The signs of prescription drug addiction often go unnoticed by the addicted person and loved ones. This ignorance is worse especially if the drug use started as the legitimate use of medication. When we are taking prescription drugs under the supervision of a doctor, our use of that drug is accepted without question by the people around us. It is well known that most medications come with side effects, so it is easy to write off these effects by saying, “It’s just the medication.”
The problem is that there a fine line between legitimate prescription drug use and substance abuse. It is all too easy to cross that line without noticing. Abuse of a medication can start innocently enough, with the person thinking it would be harmless to take their dose a little earlier than usual on a bad pain day. Before that person knows it, they have an addiction that they cannot shake.
What Prescription Drugs Do People Become Addicted To?
Mainstream media tends to link prescription drug addiction with painkillers. But there are several classes of medications that patients can become addicted to. The symptoms of prescription drug abuse vary depending on which medication is being used.
Opioids are pain relief medications such as morphine, codeine and fentanyl. They are prescribed for patients with cancer and other painful conditions, and they are provided to patients who have undergone major surgery or suffered serious injuries.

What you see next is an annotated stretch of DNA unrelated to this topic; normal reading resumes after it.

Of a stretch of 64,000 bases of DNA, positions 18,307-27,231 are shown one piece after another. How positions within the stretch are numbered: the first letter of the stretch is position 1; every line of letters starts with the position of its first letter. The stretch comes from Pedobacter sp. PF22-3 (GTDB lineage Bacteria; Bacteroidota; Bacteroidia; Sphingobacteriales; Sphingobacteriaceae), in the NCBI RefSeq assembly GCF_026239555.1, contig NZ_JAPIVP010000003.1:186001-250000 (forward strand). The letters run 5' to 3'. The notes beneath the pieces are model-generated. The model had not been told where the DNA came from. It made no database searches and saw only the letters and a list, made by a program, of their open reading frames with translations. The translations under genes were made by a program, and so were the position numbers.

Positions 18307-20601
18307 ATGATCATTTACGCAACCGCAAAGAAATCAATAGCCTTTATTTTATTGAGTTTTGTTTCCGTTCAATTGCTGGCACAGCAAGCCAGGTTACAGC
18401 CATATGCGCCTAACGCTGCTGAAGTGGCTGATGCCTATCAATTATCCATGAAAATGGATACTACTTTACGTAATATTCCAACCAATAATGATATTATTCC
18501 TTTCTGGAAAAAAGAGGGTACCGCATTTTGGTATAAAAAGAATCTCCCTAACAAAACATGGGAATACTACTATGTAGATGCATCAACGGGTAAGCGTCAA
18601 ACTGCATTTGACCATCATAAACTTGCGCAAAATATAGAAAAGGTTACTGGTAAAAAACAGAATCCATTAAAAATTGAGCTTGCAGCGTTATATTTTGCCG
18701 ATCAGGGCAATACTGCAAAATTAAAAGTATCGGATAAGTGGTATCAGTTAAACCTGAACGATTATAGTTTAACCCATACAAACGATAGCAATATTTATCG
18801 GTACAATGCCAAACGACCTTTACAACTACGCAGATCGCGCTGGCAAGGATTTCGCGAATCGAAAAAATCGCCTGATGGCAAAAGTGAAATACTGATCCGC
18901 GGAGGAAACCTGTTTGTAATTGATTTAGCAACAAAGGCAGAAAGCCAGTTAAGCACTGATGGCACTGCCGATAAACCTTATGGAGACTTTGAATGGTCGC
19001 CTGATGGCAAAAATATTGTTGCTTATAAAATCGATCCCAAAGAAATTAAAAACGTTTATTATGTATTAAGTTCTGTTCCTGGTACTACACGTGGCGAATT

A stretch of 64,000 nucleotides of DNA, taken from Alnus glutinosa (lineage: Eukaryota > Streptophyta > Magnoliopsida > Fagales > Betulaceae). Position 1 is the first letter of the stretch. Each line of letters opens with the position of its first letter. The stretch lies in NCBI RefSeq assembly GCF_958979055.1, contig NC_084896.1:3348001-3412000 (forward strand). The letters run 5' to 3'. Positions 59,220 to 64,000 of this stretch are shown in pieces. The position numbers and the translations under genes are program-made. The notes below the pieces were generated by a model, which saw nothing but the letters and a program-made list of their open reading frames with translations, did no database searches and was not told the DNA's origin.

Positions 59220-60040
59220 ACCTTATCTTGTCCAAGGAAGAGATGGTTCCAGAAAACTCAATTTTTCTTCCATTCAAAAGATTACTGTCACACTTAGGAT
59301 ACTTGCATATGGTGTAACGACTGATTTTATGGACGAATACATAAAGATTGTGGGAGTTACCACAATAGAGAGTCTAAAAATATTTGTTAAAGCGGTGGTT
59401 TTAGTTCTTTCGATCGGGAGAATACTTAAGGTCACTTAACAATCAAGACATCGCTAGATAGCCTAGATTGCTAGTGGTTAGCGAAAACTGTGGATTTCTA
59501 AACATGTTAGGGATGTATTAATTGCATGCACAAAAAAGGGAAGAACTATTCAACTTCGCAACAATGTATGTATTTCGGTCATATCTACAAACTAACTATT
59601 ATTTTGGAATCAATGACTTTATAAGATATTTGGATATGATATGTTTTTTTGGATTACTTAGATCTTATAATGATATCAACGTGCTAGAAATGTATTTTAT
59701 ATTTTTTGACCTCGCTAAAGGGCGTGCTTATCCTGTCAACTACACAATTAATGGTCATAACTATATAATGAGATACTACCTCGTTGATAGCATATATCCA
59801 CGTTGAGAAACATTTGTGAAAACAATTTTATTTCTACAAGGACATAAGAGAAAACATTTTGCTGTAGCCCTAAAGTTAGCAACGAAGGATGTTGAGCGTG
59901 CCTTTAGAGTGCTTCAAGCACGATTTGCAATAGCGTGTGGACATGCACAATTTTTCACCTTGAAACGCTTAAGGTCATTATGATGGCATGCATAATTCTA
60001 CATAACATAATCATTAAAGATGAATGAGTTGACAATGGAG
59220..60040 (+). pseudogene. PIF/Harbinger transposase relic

While opioids are effective pain relievers, they also produce a feeling of euphoria that is particularly attractive to patients who are suffering from chronic pain. The signs of addiction to this prescription drug include constipation, nausea, confusion, impaired coordination and drowsiness. When taken in higher doses than prescribed, opioid medications can slow the heart rate and breathing, and this can put the patient’s life in danger.
As the name suggests, stimulants are designed to amplify certain cognitive and physiological processes. These medications, which include amphetamine (Adderall) and methylphenidate (Ritalin), are prescribed for patients with attention deficit hyperactivity disorder (ADHD) and narcolepsy. In some cases, they are also used in patients who are struggling with obesity.
Side effects of stimulants include euphoria and an increased sense of alertness and energy. Also, patients using these medications may experience loss of appetite, difficulty sleeping, anxiety, agitation, and high body temperature. When taken in high doses, the drugs can cause organ failure and long-term changes to brain chemistry.